Astigmatism is an eye condition in which the vision tends to be blurred, in most cases because the eyball itself is slightly out of shape. This condition which often begins early in life, can usually corrected by suitable glasses. These must be fitted by a specialist after proper testing of the vision.
What Causes Astigmatism?
Astigmatism usually is caused by an irregularly shaped cornea . Instead of the cornea having a symmetrically round shape (like a baseball), it is shaped more like a football, with one meridian being significantly more curved than the meridian perpendicular to it.
(To understand what meridians are, think of the front of the eye like the face of a clock. A line connecting the 12 and 6 is one meridian; a line connecting the 3 and 9 is another.)
The steepest and flattest meridians of an eye with astigmatism are called the principal meridians.
In some cases, astigmatism is caused by the shape of the lens inside the eye. This type of astigmatism is called lenticular astigmatism, to differentiate it from the more common corneal astigmatism.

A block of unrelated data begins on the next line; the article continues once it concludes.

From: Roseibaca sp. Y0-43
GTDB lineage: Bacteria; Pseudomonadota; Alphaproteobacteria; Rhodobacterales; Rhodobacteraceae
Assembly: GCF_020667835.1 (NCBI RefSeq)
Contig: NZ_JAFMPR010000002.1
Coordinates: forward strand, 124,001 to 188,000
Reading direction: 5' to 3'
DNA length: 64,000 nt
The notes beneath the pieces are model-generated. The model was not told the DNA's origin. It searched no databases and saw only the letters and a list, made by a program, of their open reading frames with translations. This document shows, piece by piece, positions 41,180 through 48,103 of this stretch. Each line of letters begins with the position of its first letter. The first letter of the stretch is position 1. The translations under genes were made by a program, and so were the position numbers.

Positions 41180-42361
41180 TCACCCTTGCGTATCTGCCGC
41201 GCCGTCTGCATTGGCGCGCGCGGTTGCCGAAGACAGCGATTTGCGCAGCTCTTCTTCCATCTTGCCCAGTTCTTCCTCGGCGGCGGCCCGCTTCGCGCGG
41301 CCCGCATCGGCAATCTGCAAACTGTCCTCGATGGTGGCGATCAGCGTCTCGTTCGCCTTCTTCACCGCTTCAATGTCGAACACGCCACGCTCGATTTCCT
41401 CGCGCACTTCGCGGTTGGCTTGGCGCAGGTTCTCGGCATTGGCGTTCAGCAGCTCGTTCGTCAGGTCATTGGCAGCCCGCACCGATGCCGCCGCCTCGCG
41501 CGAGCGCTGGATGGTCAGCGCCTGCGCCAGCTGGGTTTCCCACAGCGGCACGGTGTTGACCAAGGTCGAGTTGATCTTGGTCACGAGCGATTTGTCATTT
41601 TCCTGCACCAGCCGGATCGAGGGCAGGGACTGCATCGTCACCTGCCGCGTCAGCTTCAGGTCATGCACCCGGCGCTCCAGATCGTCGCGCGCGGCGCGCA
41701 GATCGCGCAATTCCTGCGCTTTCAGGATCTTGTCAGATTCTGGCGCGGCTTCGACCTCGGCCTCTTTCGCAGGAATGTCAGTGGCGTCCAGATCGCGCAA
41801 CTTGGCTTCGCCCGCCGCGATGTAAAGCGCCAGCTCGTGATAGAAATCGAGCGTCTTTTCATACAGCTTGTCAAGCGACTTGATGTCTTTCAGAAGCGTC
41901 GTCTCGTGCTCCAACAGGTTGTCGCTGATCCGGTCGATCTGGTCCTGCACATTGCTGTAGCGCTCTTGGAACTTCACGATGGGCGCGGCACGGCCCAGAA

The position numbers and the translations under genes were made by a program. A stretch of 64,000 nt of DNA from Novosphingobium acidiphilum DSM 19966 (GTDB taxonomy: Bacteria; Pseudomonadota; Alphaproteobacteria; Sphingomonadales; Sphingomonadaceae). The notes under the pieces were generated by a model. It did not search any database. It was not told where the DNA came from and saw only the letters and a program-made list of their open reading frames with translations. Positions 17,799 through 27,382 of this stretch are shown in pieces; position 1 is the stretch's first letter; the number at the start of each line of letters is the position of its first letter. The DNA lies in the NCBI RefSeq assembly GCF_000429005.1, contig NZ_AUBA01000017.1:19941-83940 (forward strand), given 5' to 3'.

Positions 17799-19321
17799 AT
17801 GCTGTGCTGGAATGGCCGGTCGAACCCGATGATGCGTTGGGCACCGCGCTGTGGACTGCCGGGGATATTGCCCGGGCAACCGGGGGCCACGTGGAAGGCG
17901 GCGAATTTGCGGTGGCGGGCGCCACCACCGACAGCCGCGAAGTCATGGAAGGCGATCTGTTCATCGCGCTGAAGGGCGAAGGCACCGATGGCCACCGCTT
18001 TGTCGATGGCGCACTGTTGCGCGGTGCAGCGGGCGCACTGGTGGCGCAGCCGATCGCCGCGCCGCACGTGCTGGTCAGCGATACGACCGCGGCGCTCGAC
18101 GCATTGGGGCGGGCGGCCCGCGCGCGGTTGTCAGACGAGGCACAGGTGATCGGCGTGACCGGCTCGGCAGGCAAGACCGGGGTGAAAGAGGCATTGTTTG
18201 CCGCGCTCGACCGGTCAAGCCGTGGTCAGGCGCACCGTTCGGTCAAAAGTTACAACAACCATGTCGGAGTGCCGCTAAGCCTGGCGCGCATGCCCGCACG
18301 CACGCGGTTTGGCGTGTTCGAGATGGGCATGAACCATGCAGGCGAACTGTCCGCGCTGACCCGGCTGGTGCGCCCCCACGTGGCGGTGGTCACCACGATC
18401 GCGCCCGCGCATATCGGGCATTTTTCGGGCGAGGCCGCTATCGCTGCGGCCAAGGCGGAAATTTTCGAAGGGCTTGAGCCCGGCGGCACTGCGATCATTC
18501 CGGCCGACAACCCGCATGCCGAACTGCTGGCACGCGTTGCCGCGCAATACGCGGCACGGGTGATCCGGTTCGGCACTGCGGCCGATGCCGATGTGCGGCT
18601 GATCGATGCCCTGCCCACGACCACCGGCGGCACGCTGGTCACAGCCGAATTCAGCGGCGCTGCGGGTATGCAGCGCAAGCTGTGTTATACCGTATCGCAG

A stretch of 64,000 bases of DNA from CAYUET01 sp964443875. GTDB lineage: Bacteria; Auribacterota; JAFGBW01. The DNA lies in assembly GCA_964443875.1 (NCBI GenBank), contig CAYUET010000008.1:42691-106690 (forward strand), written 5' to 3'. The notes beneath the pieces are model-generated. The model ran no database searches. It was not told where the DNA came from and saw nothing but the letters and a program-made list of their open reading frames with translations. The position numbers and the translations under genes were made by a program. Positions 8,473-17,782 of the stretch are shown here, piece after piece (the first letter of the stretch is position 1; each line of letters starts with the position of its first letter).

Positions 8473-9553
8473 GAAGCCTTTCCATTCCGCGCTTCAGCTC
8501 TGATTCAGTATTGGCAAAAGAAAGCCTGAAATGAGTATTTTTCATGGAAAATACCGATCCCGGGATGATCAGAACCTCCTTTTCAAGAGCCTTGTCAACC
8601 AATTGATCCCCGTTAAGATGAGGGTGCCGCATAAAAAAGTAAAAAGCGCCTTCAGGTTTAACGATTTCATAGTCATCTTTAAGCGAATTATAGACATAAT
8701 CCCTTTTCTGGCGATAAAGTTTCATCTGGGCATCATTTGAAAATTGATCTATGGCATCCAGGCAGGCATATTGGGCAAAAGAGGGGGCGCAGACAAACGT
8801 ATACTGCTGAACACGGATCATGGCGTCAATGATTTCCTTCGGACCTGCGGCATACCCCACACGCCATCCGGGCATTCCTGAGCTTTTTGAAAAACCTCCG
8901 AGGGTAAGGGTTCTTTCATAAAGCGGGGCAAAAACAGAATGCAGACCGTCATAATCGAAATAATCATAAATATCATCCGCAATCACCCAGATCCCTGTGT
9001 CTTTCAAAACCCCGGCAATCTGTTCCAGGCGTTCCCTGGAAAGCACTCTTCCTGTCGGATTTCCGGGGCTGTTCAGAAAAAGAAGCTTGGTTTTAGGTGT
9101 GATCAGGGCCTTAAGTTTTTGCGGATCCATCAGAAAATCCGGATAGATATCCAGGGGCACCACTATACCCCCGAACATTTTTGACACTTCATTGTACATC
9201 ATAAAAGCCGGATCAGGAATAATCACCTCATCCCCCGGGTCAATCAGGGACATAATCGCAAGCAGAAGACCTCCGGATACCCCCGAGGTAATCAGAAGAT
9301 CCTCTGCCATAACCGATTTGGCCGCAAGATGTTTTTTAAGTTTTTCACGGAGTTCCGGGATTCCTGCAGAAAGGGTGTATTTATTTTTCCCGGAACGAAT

There are several types of astigmatism:
- Myopic astigmatism. One or both principal meridians of the eye are nearsighted. (If both meridians are nearsighted, they are myopic in differing degree.)
- Hyperopic astigmatism. One or both principal meridians are farsighted. (If both are farsighted, they are hyperopic in differing degree.)
- Mixed astigmatism. One prinicipal meridian is nearsighted, and the other is farsighted.
Astigmatism also is classified as regular or irregular. In regular astigmatism, the principal meridians are 90 degrees apart (perpendicular to each other). In irregular astigmatism, the principal meridians are not perpendicular. Most astigmatism is regular corneal astigmatism, which gives the eye a football shape.